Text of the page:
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Why does the Problem page suggest you to "P.S. Do try Solve Me First and Solve Me Second in Python before moving ahead."? We just learned how to use the print() function, how is anyone who's learning this going to understand how to define a function, assign values to variables, perform arithmetic, etc?
That's a good question.
twinkle twinkle little star
how i wonder what you are
up above the world sooo sky like the diamond in the sky
print "hello world!"
i am printing hello world like this but the output is not coming
it should be "Hello, World" u have missed some caps then ',' and an exclamation marks.
Here is Python solution from my HackerrankPractice repository:
Feel free to ask if you have any questions :)
What is up with the
if --name-- == 'main' ??
i havent good programing knowlage.
i havent any logic but i want to master in python can you help me
please give suggetion
This doesn't make any sense.
What is the biggest and most complicated code that has the output of "Hello, World!"?
It could be arbitrarily long just by adding more and more layers of complexity.
But here's my submission that I just did for a bit of fun:
from collections import namedtuple
LineLocation = namedtuple('LineLocation', ['line', 'position'])
if __name__ == '__main__':
rant = """Hacker Rank, What was it about your profile of
me that gave you the
Illusion that I would find this
challenge an interesting,
fun or useful programming task to complete? I
agree, when learning a new language it can
inform a new developer of the use of some features of its
code. Whereas, even the dumbest analysis of my
submissions should have shown you that time was long past in
Python for me.
I won't hold it against you however, for you have
a truly handy website with lots of other challenging and fun
lines = [line.strip() for line in rant.split('\n')]
locations = [LineLocation(z, z) for z in zip(lines, range(len(lines)))]
chars = [loc.line[loc.position:loc.position+1] for loc in locations]
message = ''.join(chars)
Care to explain how those last few lines work? I'm a noob.
lines is a list of strings from the input text, one for each line.
zip is used to get esch line along with an incrementing integer, which are put into a LineLocation object.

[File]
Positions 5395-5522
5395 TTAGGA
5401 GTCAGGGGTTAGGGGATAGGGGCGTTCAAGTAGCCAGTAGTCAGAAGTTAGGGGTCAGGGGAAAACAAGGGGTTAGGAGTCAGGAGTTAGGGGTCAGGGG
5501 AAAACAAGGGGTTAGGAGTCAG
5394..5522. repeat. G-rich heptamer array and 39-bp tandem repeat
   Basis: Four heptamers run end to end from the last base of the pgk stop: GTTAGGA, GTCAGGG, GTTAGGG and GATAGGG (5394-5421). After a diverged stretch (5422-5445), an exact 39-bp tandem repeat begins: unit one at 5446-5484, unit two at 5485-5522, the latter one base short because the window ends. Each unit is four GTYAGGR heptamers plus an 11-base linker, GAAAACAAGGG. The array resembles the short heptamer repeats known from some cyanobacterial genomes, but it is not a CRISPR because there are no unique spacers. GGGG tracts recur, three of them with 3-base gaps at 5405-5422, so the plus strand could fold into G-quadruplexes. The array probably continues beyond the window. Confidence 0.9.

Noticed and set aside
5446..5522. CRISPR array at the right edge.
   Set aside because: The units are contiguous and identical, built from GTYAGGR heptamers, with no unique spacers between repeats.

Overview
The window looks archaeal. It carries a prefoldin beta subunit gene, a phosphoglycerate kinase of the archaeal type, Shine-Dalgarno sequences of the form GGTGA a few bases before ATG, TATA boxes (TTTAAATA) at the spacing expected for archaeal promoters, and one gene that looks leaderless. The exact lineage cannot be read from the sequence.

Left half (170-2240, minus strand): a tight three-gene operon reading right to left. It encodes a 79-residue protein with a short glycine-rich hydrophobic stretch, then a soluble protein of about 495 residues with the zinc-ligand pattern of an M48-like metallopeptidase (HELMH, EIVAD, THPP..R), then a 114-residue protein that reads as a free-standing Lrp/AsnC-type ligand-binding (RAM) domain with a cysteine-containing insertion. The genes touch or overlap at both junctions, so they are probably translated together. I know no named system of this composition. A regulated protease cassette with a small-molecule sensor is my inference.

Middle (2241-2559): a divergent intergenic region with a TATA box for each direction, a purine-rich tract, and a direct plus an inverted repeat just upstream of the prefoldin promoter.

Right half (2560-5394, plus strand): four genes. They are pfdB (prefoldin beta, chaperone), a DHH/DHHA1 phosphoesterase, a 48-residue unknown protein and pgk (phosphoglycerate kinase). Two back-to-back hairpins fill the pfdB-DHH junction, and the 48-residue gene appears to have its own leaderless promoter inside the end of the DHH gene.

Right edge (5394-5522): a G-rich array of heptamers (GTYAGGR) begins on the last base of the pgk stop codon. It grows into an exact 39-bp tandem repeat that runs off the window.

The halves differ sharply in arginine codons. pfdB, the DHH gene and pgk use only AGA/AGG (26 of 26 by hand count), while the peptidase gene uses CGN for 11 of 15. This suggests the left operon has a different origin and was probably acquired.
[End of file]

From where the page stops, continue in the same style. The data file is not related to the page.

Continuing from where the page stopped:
The square brackets are a "list comprehension", which means that any code inside the brackets operates on the provided list (the result of zip() here) and is then put into another list. here the outpu list is locations, which is a list of LineLocation objects.
Next I use another list conprehension to convert the list of locations into a list of strings called chars, each string is one character long and comes from taking the nth character of the line.
finally, join() is used in the chars list to convert it into a string.
I hope that clarifies things, ask again if not!
what is the longest code that still answers the question?
Can someone help with this practice exercise?
Write Python codes to develop a product recording system. It should allow the user to type product names one by one until he/she enters an empty product name. Display the entered product names and quantities so that each line is formatted as “-‐-‐-‐[product name]: [quantity].” For example, a user types ‘beef’, ‘beef’, ‘milk’, ‘steak’, ‘tomato’, ‘potato’, ‘milk’, tomato’, ‘potato’, ‘beef’. Your program should display at the end:
The products you entered and quantities are:
-‐-‐-‐ beef: 3
-‐-‐-‐ milk: 2
-‐-‐-‐ steak: 1
-‐-‐-‐ tomato: 2
-‐-‐-‐ potato: 2
Note: the order of the product names does not matter.
product = 
quantity1 = 
products = input("Enter the product name: ")
if products == 'exit':
quantity = input("Enter the quantity of products: ")
for x in range(0,len(product)):
print("you have %s number of %s"%(quantity1[x],product[x]))